One bit of excitement that came from the recent Blue Ridge Trip was that I landed a project to write a feature article for a regional magazine. While this isn’t my first paid writing gig, it was my first feature article about cycling.
Before I get into that, I want to touch on another article I wrote a couple months ago. Eric at Blue Ridge Parkway Daily reached out to me this summer. He has established a massive social media presence (42,000+ likes on Facebook!), and has one of the better web resources for the Parkway. He wanted to include some content about cycling, and asked me to write an article. I was given free reign to come up with something. Since his is a general interest website mostly for non-cyclists, I decided to put together a beginner’s guide. That article is here: Beginner’s Guide to Cycling the Blue Ridge Parkway
As for the magazine article, it was just published online here: Just Keep Going: Cycling the Blue Ridge Parkway
Since I was too injured to ride, we weren’t sure exactly what sort of angle to pursue. I had been corresponding back and forth with the Executive Editor long before the ride began. He had given me some good suggestions, and had been reading the blogs as I posted them during the trip. Rather than just writing a ride report, he wanted me to capture some of the adventure and human drama. This was not an easy task when writing about the complex organization to get dozen riders from one end of the Parkway to the other.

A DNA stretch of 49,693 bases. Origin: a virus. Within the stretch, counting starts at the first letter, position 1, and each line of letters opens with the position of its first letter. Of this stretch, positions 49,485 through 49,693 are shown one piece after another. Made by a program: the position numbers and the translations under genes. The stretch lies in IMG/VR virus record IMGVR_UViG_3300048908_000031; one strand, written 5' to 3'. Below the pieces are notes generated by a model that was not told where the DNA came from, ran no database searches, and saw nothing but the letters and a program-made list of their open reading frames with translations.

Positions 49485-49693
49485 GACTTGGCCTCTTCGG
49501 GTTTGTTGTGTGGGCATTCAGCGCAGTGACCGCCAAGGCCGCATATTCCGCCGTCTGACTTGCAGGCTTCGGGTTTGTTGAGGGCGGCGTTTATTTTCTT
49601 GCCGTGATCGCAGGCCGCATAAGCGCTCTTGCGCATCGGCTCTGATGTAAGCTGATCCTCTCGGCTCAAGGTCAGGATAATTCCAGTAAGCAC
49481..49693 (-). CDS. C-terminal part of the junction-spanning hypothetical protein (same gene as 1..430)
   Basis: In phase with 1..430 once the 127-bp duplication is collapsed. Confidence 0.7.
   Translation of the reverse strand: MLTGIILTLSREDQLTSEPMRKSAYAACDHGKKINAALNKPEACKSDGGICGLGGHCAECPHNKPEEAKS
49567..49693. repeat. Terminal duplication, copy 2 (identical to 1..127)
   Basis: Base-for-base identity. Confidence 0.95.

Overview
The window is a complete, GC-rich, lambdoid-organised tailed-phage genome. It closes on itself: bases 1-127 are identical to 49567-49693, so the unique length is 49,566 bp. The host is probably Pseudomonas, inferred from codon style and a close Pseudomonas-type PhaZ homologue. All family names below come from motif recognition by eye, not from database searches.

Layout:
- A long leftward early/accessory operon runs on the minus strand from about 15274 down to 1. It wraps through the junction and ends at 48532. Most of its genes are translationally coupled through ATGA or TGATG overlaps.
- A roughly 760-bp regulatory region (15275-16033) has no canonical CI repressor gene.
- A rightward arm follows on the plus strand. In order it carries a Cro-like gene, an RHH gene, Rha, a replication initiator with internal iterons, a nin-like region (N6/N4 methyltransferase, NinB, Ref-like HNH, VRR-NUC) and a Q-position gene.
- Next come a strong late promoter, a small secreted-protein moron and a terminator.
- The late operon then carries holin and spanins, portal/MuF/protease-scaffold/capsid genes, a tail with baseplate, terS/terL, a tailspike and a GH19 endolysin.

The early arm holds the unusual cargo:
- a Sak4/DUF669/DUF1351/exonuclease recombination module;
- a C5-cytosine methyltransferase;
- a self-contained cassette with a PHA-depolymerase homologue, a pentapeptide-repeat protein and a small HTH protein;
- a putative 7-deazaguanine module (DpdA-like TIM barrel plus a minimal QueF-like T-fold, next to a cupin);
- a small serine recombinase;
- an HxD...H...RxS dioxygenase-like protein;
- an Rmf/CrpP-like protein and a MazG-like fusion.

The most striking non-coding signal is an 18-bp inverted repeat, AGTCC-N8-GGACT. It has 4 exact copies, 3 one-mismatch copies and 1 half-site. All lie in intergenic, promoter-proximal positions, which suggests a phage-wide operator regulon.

There were multiple story options. We could have talked about the government shutdown, although that would have been stale by December, when the article was planned to go to press. We could have talked about my injury and how I interacted with the other riders. I shot that down because the long injury history would take away from the Blue Ridge experience, plus might come off as a bummer, which would not capture the spirit of the event.
Finally we settled on Julie. The editor had been reading the blogs, and was particularly taken with the conquest over her physical and mental struggles. Having seen it unveil in person, I agree that it was quite the story. I hope my article captured it.
After reading my rough draft, I had Julie take a look at it and give me some feedback. After all, even though I could see her face, I couldn’t see inside her head. She gave me some valuable insight that I worked into the article, and some great stuff that there simply wasn’t enough room to include.
I sent the final draft last Sunday, making a mental note to check the website and newsstands in December. Lo and behold, I was tagged in a Facebook post about the article on Wednesday. It was online already!
What in the world? I asked Blue Ridge Outdoors about it. As it turns out, even though they liked the article, they had undersold the December issue and did not have enough print space. That means it is online only. Even now they are listing it as a ‘Reader Submission,’ which isn’t correct since it was a paid article. They said that will be corrected at some point.
So that part is disappointing. If I knew it was going to be online only, I would have expanded the word count and narrative to include some other riders and trip details. Even though this one didn’t make it into print, there will be other opportunities. I just hope that next time I can be the writer and subject.